Thanks to a $1.3 million grant from L.A. Care Health Plan, four medical students have received full scholarships to attend the David Geffen School of Medicine at UCLA.
L.A. Care, the largest publicly operated health plan in the country, is an independent agency created by the state of California to provide health coverage to low-income residents of Los Angeles County. A shortage of primary care physicians is threatening the county’s so-called safety net — the health care facilities that serve the uninsured, Medi-Cal members and other vulnerable populations.
The new UCLA scholarships are part of a larger L.A. Care initiative called Elevating the Safety Net, which is intended to recruit more physicians to serve the county’s most vulnerable residents. On July 16, L.A. Care announced its commitment to provide up to $31 million for the overall initiative, which initially comprises three grant programs. One is the L.A. Care Elevating the Safety Net Scholarship Program, which is funding eight scholarships. The four UCLA recipients are Nguyen Pham, Alma Lopez, Tracy Nguyen and Kaylin Gonzalez. Four students at Charles R. Drew University of Medicine and Science also will receive full scholarships.
The other two grant programs will provide medical school loan repayments for physicians who are recruited to work at the county’s safety net facilities, and fund grants for safety net clinics and private practices for salary subsidies and relocation costs for such recruits.
“Scholarship support at this level allows students in the David Geffen School of Medicine at UCLA to pursue careers and serve communities that matter deeply to them,” said Dr. Kelsey Martin, the school’s dean. “Nearly half of our graduates are training for careers in primary care, and the majority remain in California for their residency training. These scholarships from L.A. Care Health Plan align perfectly with UCLA’s commitment to better health in our communities, now and in the future.”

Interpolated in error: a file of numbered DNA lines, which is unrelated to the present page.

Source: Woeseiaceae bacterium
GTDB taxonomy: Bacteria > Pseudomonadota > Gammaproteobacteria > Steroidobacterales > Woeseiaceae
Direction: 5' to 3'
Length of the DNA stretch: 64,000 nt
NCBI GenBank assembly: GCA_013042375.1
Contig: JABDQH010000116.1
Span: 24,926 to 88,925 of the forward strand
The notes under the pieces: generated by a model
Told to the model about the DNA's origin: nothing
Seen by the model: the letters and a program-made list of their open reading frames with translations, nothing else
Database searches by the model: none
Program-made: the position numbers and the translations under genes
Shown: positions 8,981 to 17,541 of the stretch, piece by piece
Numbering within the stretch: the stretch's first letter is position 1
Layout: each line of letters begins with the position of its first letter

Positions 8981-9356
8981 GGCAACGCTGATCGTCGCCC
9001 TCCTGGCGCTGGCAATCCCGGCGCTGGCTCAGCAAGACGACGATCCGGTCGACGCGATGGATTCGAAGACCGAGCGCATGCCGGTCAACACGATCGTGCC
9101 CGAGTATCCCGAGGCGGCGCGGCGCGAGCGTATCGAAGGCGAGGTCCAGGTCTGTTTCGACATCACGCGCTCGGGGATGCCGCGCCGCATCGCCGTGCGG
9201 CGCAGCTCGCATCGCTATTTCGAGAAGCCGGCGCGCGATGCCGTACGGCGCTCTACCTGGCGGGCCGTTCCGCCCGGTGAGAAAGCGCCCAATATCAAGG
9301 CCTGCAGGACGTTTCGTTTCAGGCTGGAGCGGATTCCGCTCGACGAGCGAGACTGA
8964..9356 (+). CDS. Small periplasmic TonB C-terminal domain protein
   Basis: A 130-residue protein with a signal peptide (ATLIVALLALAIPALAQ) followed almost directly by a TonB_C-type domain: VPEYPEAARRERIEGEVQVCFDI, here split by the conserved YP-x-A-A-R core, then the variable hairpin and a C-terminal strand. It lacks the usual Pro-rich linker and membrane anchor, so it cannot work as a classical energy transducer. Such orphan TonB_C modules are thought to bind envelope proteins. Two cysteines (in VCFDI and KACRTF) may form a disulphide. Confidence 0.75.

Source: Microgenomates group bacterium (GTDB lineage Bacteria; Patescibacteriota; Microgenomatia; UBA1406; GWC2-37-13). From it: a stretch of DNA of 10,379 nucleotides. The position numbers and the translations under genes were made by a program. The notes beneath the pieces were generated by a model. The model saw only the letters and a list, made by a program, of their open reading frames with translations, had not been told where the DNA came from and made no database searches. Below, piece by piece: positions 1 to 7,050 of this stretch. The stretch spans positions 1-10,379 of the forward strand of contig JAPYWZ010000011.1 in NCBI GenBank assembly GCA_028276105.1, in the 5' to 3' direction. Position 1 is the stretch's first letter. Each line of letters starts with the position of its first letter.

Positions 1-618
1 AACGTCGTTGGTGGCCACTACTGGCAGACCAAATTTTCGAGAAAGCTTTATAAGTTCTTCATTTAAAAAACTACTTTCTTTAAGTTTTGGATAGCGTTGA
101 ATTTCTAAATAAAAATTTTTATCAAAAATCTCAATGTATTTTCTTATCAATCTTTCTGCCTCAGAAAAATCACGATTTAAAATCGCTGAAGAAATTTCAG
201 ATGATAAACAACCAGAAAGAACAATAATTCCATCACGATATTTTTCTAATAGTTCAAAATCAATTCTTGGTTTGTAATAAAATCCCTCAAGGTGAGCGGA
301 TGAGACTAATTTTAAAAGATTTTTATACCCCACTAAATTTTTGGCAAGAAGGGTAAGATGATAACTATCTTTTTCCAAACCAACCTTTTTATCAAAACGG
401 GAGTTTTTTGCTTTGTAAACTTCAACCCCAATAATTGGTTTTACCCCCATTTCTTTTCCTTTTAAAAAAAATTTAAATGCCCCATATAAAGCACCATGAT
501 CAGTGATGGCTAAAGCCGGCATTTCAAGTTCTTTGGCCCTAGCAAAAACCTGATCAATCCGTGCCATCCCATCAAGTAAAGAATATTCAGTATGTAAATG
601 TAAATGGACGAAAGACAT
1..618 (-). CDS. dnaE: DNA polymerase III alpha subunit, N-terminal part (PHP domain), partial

The Geffen School of Medicine is ranked No. 4 in the nation among medical schools in primary care in the 2019 U.S. News & World Report survey of the best graduate schools.
The scholarship recipients were announced at a ceremony July 19 at L.A. Care headquarters. Young children presented the students with L.A. Care stethoscopes, and the scholars toured a mobile clinic at L.A. Care, which gave them a feel for what their work might entail one day.
“Most med students say they chose the field because they wanted to help people, but altruism takes a major hit when students leave med school with a loan payment the size of a mortgage,” said John Baackes, CEO of L.A. Care. “These scholarships relieve them of that burden.”
The L.A. Care Health Plan grant is part of the $4.2 billion UCLA Centennial Campaign, which is scheduled to conclude in December 2019 during UCLA’s 100th anniversary year.